The OTM team also features some of UCSF’s work in the digital realm. “People think of UCSF as a purely biological and life sciences institution, and they’re often amazed to hear about our collaboration with Cisco on a health interoperability system for hospitals,” Karin says. “We are highlighting our Center for Digital Health Innovation.”
So, whatever your idea is, OTM can point you in the right direction. It can help connect you with a potential funder, reality-check whether your idea can be commercialized, point you toward possible office space for your startup, or navigate the complexities of filing your patent. “Our office has already facilitated more than 100 startups,” Ying-Li says. “And, we have more than 100 products on the market—from therapeutics to devices to the NeuroRacer video game devised by Adam Gazzaley.”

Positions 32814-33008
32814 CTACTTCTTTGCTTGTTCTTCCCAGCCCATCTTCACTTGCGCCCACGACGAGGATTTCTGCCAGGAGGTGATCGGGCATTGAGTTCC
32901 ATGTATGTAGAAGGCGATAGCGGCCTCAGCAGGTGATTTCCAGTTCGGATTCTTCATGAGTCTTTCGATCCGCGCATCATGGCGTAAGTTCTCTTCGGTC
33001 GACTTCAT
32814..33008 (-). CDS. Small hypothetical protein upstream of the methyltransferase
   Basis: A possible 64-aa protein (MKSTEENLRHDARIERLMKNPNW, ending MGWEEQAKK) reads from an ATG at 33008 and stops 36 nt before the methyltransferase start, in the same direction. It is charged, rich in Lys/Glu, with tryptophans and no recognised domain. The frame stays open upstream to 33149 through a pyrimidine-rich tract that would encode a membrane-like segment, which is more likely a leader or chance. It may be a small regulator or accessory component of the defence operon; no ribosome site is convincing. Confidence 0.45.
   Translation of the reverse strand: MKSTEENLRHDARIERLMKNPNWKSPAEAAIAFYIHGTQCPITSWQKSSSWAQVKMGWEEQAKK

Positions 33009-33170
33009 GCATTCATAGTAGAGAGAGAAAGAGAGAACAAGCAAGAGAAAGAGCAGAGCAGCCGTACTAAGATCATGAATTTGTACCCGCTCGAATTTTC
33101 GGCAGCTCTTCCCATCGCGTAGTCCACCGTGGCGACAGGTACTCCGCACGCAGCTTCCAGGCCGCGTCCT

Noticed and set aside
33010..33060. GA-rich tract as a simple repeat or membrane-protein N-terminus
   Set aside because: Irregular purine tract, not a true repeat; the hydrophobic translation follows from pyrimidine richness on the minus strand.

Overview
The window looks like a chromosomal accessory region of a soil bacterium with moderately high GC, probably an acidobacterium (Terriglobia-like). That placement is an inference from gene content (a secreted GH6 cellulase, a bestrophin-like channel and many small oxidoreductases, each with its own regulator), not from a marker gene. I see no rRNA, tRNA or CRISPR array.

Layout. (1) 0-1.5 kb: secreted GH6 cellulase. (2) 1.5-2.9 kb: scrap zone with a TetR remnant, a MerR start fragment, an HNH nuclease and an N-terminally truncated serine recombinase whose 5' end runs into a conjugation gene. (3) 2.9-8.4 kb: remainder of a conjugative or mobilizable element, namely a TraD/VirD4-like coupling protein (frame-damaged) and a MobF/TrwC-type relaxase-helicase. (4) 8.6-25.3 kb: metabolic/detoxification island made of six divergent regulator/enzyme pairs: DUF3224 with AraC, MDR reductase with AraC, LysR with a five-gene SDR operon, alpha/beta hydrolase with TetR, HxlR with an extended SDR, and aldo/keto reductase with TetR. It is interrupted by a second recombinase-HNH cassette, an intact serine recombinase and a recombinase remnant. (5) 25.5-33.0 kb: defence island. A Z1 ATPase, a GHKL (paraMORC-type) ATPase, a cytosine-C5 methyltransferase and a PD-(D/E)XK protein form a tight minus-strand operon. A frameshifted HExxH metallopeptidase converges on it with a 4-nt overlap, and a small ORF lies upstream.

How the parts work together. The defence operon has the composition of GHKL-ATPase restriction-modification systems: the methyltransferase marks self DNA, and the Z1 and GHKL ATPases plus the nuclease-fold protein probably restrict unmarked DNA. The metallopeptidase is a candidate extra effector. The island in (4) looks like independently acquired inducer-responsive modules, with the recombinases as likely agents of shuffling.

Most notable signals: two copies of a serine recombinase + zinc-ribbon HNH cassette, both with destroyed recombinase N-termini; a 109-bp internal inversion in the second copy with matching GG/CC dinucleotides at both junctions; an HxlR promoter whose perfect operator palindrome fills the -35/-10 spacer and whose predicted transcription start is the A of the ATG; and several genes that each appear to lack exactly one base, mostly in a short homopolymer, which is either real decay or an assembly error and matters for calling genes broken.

Go ahead, check OTM out. They are a great resource!
Dan’s Tip of the Month
Cyclists call it “the door prize.” More a booby prize that can lead to serious injury, it easily is avoided by using a simple technique – the Dutch Reach. Drivers and passengers alike can use it to prevent cyclists from being “doored.” Basically, when exiting a car, open the door with your opposite hand! Biking is a way of life for the Dutch – even their royal family cycles – and the Dutch Reach is taught in driver’s ed classes. After all, who would want to “door” the king?!